At that time probably none of the American States had absolutely severed political and religious connection; certainly New England had some distance to go before reaching religious liberty. Many serious-minded men felt that Virginia had ventured far enough in the direction of liberalism and that faith itself was endangered. Consequently, strong support arose for the movement to reestablish state patronage of religion when the end of the war once more allowed men to turn their minds towards internal matters. There was no question of the restoration of the Anglican communion as the single state church, for the Presbyterians and Baptists were too numerous to make such a thing possible. But it was practicable to lay a tax on property for the general support of religion and to apportion the proceeds among the various churches; and it was in this form that Henry presented the question to the assembly when it met in Richmond for the May, 1784, session.
The spring debate was preliminary. At the fall meeting of the assembly a resolution approving an "assessment," or tax for religious support, passed the House of Delegates, and a bill levying such a tax was introduced and fiercely debated. On this occasion Patrick Henry was opposed by James Madison and George Nicholas, who had taken the leadership of the democratic party. Both of them clearly realized the danger to individualism involved in such a paternal measure as the religious assessment; they fought it with determination and energy. Nevertheless, Henry had a small majority in both houses, and the bill would have passed if the orator had not accepted another election to the governorship at the critical moment, November, 1784. We do not know the real reason for Henry's abdication of his leadership at the very threshold of decisive success. It is highly probable that his opponents wished to get rid of him by electing him governor, but he was too astute to be misled by an obvious ruse. Henry probably acquiesced in his election because he saw that any form of religious restraint would soon prove highly unpopular with the democratic majority in the State, and by becoming governor he was able to free himself from a dubious policy. At all events, with Henry out of the way, Madison succeeded in postponing final action on the assessment to the next meeting of the assembly.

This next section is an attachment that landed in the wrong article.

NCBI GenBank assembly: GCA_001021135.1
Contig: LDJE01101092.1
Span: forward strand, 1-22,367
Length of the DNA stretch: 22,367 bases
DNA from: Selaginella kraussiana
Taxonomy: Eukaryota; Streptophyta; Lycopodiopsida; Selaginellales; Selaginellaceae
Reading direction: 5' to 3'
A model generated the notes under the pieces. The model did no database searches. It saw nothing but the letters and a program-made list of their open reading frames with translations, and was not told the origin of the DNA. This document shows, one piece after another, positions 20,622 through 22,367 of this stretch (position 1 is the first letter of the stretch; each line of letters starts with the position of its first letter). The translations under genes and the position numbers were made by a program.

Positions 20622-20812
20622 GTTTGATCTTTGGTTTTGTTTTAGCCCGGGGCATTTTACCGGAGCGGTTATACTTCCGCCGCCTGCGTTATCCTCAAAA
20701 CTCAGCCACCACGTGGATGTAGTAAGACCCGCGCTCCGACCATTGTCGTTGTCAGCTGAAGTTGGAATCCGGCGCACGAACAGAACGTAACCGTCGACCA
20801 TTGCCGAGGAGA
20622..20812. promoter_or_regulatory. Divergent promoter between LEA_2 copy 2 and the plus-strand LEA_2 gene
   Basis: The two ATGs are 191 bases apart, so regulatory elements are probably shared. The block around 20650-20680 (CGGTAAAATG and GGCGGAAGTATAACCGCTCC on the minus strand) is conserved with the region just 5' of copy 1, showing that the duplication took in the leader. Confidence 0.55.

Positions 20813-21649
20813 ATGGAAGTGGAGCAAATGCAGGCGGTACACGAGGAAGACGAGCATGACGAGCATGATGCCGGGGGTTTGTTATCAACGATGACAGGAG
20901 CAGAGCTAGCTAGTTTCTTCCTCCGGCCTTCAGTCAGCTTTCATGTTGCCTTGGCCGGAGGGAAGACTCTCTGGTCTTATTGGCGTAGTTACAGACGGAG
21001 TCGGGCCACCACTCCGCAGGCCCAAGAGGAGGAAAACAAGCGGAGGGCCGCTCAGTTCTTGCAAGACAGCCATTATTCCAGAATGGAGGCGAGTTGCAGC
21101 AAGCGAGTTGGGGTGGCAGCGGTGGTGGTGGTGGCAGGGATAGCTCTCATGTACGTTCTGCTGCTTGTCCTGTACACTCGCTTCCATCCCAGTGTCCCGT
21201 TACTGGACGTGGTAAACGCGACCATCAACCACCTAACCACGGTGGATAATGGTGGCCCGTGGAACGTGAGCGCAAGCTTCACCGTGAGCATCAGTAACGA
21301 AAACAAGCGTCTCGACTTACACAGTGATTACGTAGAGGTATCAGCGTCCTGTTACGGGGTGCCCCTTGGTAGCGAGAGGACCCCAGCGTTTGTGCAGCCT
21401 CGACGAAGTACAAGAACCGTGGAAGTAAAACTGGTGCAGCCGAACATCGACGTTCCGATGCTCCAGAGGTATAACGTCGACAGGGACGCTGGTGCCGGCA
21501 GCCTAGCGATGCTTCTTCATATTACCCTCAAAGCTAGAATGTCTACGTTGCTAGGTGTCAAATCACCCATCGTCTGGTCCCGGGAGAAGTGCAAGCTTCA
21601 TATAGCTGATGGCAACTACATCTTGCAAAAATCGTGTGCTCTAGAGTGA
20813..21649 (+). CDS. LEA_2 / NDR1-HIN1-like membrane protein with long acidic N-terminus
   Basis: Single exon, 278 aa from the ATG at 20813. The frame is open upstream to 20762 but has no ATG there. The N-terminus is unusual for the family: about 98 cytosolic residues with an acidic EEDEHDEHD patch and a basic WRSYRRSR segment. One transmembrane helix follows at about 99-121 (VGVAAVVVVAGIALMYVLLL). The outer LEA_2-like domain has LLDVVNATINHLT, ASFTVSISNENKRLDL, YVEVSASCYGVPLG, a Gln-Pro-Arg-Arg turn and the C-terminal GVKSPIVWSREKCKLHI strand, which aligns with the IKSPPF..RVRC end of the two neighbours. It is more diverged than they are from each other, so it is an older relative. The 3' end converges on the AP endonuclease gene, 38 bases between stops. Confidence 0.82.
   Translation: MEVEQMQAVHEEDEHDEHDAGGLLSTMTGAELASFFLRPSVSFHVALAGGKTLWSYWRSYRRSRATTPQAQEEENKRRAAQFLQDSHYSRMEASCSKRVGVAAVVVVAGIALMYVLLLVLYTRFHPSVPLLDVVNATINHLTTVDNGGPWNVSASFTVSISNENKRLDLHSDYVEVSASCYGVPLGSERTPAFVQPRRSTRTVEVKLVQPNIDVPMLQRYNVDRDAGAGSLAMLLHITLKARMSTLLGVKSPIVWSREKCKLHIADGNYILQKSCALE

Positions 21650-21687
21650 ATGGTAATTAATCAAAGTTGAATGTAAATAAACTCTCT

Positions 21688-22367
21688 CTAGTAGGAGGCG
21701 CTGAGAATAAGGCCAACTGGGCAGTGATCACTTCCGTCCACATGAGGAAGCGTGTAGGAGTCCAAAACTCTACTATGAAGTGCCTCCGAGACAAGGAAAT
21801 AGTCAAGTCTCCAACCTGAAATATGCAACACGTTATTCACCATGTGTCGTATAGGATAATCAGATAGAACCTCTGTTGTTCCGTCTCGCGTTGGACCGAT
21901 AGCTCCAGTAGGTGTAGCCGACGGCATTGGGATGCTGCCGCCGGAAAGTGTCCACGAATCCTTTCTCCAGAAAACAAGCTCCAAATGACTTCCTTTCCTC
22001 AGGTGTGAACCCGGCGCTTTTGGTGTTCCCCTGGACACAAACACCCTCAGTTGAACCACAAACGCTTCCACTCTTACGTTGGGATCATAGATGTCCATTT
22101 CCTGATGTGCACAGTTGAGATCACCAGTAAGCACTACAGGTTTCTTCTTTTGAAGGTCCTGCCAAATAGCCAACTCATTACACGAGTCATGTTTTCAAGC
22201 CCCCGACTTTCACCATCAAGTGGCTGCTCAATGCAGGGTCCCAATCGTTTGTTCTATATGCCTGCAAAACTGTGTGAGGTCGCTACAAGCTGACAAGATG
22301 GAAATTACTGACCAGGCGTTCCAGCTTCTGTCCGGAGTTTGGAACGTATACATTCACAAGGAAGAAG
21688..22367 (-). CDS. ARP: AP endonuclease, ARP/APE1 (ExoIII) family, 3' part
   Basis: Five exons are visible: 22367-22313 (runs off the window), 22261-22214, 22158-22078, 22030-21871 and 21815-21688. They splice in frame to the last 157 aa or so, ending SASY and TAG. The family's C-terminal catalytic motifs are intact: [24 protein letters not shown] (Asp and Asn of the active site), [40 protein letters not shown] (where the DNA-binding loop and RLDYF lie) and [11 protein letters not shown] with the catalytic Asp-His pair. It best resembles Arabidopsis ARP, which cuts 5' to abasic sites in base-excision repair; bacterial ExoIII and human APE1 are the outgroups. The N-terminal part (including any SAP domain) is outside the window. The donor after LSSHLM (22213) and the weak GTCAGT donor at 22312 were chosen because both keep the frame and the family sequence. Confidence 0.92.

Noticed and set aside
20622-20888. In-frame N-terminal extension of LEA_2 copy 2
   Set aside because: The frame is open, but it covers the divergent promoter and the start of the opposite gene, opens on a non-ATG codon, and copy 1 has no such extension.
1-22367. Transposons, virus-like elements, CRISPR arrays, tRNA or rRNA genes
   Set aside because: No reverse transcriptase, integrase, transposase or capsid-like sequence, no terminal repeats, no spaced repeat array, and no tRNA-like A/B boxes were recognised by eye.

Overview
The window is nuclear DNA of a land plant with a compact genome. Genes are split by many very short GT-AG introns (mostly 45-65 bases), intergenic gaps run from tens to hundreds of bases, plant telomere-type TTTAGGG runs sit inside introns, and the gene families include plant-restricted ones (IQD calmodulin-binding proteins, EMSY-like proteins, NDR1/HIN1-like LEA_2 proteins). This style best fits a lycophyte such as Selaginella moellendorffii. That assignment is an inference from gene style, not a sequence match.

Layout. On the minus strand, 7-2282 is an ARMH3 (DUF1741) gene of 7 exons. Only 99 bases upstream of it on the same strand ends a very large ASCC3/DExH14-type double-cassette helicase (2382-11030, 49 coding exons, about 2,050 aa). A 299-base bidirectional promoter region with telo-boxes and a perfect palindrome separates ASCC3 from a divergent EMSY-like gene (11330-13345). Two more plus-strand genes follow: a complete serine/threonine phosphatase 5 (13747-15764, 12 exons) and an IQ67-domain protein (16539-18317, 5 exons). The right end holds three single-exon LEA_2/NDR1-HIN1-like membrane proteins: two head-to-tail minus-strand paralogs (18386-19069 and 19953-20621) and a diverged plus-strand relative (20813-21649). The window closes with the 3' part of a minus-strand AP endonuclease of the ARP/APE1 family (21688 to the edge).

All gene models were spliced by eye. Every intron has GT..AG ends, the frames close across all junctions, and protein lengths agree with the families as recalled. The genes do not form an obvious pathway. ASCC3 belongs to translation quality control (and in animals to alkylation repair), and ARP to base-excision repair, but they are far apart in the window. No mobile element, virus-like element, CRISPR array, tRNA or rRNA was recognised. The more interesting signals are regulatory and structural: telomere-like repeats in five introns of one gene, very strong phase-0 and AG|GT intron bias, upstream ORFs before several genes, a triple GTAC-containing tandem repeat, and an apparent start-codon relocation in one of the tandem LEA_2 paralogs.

Both sides now appealed to the people, and Madison wrote his noblest paper in advocacy of complete separation of church and state. His supporters worked feverishly through the central and southern counties in the summer of 1785 and to such effect that when the assembly met in the fall religious taxation was buried beneath a pyramid of adverse petitions. Madison took advantage of the opportunity to bring forward Jefferson's Bill for Religious Freedom, which had been shelved since 1779. It passed without difficulty. Virginia thus became one of the first states in the world completely to divorce religion from politics. This victory of liberalism was quickly followed by a wave of democratic enthusiasm. The effort to halt the Revolution had failed; it was destined to go forward to its logical conclusion. In the same year, 1785, the first movement for the abolition of slavery arose in Virginia. It proved abortive, of course, but it is a proof of the progress of radicalism. In the following years democratic social and political ideas continued to grow, although there was still a strong conservative element in the tidewater.